It’s taken a long time to discover, little by little, that the events that have happened in my everyday life, become clearer, more organized and more significant insofar as I have stopped, reviewed them and then written them as a story or narrative.
Writing has not been easy for me; it is an arduous task because I have a very ugly and illegible handwriting and I tend to correct myself quite a bit while writing; this makes my papers untidy and full of erasures and scratches… For years I have been reluctant to write because of this. However, since we began this process of experiencing the itineraries and the approach of searching within, many things have changed. A new awakening into a better knowledge of myself, how to increase my capacity to stop the teeter-tottering of my thinking brain and stay a while in quiet meditation as well as what I suggest here, which is to put in writing my own experiences, has definitely been key. What I describe has a great importance and, of course, new technologies have been of great help. Since I began to use computers and text processing, three of the difficulties mentioned above have vanished: the need to constantly correct myself, the ugly handwriting and the order of my thoughts while writing.
I have slowly but effectively been reading about the great facilitating power of narrative in the encounter with others, and at the same time the self-structuring nature of the story. Allow me to add some ideas:
Today’s modern person needs stories because in them the person finds the space and the time for life. In postmodern times when we are questioning the indiscriminate development of science and technology that leaves behind human development, we witness the emergence of the importance of the subject.
There are two basic cognitive functions – two ways of thinking – argumentation and storytelling or narratives. Each one has its particular way of ordering and constructing reality. They are complementary but unyielding. Arguments set off to convince about the truth, stories or narratives relate to life and experience.
The narrative form is a way of discourse that is characterized by being self-referent, provisional and communicative. Narrative discourse is constructed from what happens in life, in other words, from human actions. The story recounts a personal experience and not just a report regarding an event. The strict boundaries of sharing between the author and the receiver who in many cases acts as a co-author, are not easily defined.
The narrative has the particularity of revealing the world of the life of those who participate in the narration which is a clue to understand the interiority of the subject. It is the stage for interpreting reality.
According to J.B. Metz, theology is related above all with direct experiences expressed in stories; narrative is evidenced throughout the Bible.
Narrative pedagogy is recognized as the most powerful force for transforming our lives. The stories that we tell ourselves and others, represent the view that we have of the world and of our relationships. This pedagogy wagers for a recuperation of the human being not only as someone that knows, but also someone that feels and loves. The story involves the whole person. It is not a confrontation with just knowledge but an approach to a live event that, as such, can influence me.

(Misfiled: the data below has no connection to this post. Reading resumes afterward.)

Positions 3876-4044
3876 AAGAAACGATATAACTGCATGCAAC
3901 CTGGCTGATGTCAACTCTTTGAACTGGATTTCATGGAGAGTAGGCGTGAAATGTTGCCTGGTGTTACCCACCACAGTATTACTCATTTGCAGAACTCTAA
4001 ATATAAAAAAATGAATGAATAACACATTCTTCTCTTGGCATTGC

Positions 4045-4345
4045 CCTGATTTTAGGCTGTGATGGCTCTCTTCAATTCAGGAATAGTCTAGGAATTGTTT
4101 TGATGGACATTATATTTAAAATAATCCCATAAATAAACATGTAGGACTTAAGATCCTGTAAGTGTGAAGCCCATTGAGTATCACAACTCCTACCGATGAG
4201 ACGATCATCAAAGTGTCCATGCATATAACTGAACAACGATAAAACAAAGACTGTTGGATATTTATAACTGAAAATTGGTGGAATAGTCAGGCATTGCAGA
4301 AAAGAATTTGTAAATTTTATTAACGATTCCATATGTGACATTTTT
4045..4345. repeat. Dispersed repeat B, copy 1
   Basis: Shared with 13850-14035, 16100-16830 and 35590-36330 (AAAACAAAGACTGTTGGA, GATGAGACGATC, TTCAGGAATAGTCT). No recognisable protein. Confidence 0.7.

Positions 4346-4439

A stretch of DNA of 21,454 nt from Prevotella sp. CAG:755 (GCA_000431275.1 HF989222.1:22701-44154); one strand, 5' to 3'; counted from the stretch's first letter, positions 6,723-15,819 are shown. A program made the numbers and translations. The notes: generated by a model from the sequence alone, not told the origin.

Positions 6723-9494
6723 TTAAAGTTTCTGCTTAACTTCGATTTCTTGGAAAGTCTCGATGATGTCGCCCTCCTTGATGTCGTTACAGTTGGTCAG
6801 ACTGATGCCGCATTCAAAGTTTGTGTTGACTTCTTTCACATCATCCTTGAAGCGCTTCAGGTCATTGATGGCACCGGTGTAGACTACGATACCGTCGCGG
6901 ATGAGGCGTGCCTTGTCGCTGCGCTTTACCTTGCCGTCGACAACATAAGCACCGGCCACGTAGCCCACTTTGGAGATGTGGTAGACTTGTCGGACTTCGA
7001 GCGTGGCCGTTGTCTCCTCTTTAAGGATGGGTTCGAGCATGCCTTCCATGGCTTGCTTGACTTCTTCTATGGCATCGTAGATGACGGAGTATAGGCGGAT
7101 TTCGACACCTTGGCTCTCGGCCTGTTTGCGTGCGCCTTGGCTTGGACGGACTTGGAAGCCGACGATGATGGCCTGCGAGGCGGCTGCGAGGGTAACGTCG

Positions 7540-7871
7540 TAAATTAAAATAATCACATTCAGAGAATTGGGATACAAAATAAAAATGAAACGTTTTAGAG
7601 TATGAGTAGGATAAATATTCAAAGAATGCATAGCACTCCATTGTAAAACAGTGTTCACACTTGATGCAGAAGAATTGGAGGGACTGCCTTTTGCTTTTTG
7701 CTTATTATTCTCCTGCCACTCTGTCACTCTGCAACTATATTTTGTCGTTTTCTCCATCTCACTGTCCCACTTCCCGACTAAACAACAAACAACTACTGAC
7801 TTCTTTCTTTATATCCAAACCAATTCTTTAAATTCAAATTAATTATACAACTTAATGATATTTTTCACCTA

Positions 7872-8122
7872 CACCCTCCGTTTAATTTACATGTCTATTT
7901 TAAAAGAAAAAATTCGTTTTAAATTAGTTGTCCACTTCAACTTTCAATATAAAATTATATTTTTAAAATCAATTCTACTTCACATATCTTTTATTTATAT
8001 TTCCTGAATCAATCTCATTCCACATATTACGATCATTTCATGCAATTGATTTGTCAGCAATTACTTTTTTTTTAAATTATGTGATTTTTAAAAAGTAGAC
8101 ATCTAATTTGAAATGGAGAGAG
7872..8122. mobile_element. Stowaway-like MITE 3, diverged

In light of this justification of the importance of the story, it may be useful to narrate our own faith experience. Today, the way we share faith has changed quite a bit; we are not immersed in a society that exudes Christendom, it is also clear that the “doctrine paradigm” that was so useful in older times for Christian formation, is neither sufficient nor adequate. By the same token the “anthropological paradigm” is not the answer either because it is not aware of gratuity as the essential aspect of the Reign of God. The witness (testimonial) or mystical paradigm is, therefore the new necessary paradigm. Its key aspects include, the centrality of the experience of God, the capacity of narrating one’s own faith experience in a testimonial language and other languages in tune with our current culture. Summarizing then, in order to share our faith experience we need to recover the narrative style which was the way Jesus spoke. The narrator uses his experiential language and does so in the first person, that is how the word becomes testimony.
In light of what I mention above, it becomes clear that there is a need and a convenience in the use of the story, our own stories which, when we organize them, they organize us helping us in our own growth process. The story need not be complicated, we just need to tell the story of our experience, describing the event or situation, and what we have felt along the way. We all know how to express what we have experienced. It also seems important to note that this narrative process, contributes to facilitate encounters, our mutual sharing and relationships with others as it helps us to keep in the flow, to make our communication concise and clear, because when we tell our own story, and write this story, we have carried out a profound process of synthesis and restructuring of what has occurred.
Guide for reflection and sharing:
- What calls my attention?
- When invited to tell a story, how do you feel; what worries you, how do you respond?
- My experience when sharing my story has been…